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City Charter Video – A Follow Up

Based on the emails I have received, I feel that a follow up is needed to address some the issues raised about the video I posted in my last article.

First, I found the video clip while researching an article I am working on highlighting current bills before the legislature.  Like many of you, I was shocked after viewing the video and I thought it should be shared.  However, I did not want to revisit every twist and turn that has occurred in the multiple year  journey of the charter revisions.  I simply did not have the time, and the local paper has published numerous articles on the topic.  My first thought was to merely post the video without commentary.  But since local elections occur this year, I decided to loosely tie the video into a quick pitch for citizen’s to get educated on local issues and cast an informed vote.

Not reporting all the exhaustive details of the charter’s legislative  journey has led a city council person to accuse me of “duping” readers using Michael Moore sound bite type tactics, failing to tell “the rest of the story.”  To those readers, I say I cannot fail at what I did not attempt.   I clearly state in the article and in my subsequent comments, that the article is not addressing the charter’s legality.  To imply that I conscientiously left out information because I wanted to paint the local administration is just poorly constructed political spin.

Several readers emailed my article to numerous elected officials and other citizens.   I realized the article was being viewed as one sided.  In response,  I took two actions (this article should be counted as the third action.)  I sent out a link to the 12/30/09 Leaf Chronicle editorial  in support the charter revisions.  I did this to give the readers more information than I included in my article.  I would provide you the link to this editorial, but as of today, it is 30 days old and  users must pay to access it.

I also emailed several folks the attorney general’s opinion.  The AG’s opinion says the charter revisions do not appear to violate the state’s constitution.  This answers many of the question posed by the members of the subcommittee.  The AG’s opinion is dated after the subcommittee meeting seen in the video.  The AG opinion does not mean that local folks are okay with the charter; indeed several council folks voted against it and our local newspaper has had several letters to the editor opposing the charter revisions.  The AG opinion does not rubber stamp the subcommittee approval.    Here is the link to the AG’s opinion-

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In my haste to post the video, I did not poll city elected officials and ask why they did not attend the subcommittee meeting.  I said earlier that several readers emailed my article their city council folks.  Some readers forwarded me the council person’s response.  Only one provided a reason for not being at the meeting, stating that the council was notified of the meeting after the fact.  Fair enough.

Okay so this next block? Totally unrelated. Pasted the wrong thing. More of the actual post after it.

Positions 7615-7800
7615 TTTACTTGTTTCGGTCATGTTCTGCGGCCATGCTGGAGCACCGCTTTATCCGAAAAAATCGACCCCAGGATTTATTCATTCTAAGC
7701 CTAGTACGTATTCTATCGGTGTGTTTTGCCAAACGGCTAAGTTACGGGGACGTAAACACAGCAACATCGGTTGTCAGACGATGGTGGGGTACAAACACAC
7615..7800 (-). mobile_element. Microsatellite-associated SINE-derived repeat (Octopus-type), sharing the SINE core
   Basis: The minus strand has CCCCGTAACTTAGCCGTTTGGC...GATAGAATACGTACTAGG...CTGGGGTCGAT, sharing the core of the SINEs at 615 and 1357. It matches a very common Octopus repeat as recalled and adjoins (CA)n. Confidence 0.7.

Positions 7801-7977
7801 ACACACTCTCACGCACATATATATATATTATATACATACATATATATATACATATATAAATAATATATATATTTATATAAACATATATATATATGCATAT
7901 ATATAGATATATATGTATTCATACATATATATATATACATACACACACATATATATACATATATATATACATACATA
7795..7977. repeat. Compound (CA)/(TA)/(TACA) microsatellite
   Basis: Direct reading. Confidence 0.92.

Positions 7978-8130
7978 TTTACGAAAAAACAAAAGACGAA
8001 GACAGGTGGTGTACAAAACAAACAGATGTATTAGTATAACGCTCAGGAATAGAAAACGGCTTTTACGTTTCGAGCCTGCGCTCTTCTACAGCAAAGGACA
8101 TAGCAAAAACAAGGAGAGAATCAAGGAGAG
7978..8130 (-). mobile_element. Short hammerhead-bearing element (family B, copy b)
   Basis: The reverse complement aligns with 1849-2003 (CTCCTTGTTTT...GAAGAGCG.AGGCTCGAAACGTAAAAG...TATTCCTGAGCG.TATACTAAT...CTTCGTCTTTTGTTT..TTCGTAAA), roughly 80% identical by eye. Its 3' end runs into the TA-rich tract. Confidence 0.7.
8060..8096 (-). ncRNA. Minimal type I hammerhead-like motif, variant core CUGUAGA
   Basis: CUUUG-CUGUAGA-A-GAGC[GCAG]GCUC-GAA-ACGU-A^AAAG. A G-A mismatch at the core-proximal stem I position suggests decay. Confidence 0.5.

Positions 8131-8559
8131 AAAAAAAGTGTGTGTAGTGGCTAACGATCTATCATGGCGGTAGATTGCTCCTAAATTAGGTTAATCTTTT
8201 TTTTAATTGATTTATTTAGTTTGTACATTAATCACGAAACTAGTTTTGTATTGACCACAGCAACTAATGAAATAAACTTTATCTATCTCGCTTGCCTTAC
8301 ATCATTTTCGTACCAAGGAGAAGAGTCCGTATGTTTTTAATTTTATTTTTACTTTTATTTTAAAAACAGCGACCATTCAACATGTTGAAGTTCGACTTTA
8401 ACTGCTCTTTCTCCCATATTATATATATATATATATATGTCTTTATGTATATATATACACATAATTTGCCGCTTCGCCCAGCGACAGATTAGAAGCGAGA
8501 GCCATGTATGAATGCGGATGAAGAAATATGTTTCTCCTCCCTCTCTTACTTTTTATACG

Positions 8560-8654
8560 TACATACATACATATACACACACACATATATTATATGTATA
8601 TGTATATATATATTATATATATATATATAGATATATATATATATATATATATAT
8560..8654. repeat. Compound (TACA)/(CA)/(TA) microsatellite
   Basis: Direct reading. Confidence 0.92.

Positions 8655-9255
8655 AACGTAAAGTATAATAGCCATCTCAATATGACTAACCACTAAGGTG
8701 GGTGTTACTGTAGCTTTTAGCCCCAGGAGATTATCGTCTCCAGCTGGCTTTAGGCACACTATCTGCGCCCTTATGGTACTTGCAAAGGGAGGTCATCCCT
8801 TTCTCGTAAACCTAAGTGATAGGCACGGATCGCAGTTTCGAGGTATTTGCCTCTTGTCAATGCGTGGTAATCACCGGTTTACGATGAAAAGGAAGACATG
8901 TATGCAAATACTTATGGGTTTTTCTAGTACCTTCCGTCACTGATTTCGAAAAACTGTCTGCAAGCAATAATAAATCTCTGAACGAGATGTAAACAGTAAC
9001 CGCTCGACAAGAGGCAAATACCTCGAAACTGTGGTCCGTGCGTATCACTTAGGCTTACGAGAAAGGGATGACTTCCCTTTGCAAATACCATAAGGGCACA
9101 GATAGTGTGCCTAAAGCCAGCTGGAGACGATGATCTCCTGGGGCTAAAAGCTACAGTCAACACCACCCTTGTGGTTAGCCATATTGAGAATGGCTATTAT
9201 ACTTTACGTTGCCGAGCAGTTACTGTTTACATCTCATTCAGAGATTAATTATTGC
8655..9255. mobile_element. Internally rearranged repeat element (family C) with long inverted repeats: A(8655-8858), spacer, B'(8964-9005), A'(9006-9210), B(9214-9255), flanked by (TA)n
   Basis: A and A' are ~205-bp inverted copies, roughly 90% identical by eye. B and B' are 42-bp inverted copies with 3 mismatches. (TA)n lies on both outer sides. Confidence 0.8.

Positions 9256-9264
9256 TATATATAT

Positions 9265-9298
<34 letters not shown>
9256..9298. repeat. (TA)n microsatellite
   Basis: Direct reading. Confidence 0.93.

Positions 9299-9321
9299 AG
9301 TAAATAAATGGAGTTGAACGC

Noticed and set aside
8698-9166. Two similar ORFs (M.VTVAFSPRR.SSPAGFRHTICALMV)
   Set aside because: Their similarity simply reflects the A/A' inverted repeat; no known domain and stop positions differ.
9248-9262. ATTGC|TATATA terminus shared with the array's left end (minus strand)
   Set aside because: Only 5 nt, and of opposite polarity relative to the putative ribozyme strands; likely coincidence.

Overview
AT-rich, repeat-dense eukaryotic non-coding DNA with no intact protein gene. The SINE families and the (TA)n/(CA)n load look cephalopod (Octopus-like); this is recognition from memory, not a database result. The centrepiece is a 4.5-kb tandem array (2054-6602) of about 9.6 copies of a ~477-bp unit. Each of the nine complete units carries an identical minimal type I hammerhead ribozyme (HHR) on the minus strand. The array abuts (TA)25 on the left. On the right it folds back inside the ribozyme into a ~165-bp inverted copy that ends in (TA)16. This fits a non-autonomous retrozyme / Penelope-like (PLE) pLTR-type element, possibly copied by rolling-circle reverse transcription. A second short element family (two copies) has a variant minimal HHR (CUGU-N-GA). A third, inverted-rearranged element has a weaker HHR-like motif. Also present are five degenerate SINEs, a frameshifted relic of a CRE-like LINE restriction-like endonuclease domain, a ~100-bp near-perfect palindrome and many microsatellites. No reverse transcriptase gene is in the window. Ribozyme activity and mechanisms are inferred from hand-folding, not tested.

The subcommittee will meet on February 24, 2010 at 8:30 am to revisit the charter revisions.  I encourage everyone to watch the video and see what is said, how people act, and what will become of the revisions.  To watch the video live, go to the following address at the appropriate time and click committee video:

http://www.capitol.tn.gov/house/committees/government.html

Should that not work, you can use the following link, and the Local Government Subcommittee should have a link available on the page at the time of the meeting:

http://wapp.capitol.tn.gov/apps/livevideo/

I encourage anyone with differing views or the time to write a history of the charter’s revision to take advantage of this sites free access and write an article explaining the process better or explaining your opinion to all the readers.

Now I am going back to researching my upcoming article about bills being presented in the current legislative session.

Blayne Clements
Blayne Clements
I am a 30 something graduate from Austin Peay State University, where I graduated in 1997 with two majors (Accounting and Finance). I am a very happily married man, with one beautiful daughter. I enjoy a professional life of public service and a personal life of travel, reading, music, and always trying to learn from others.
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4 COMMENTS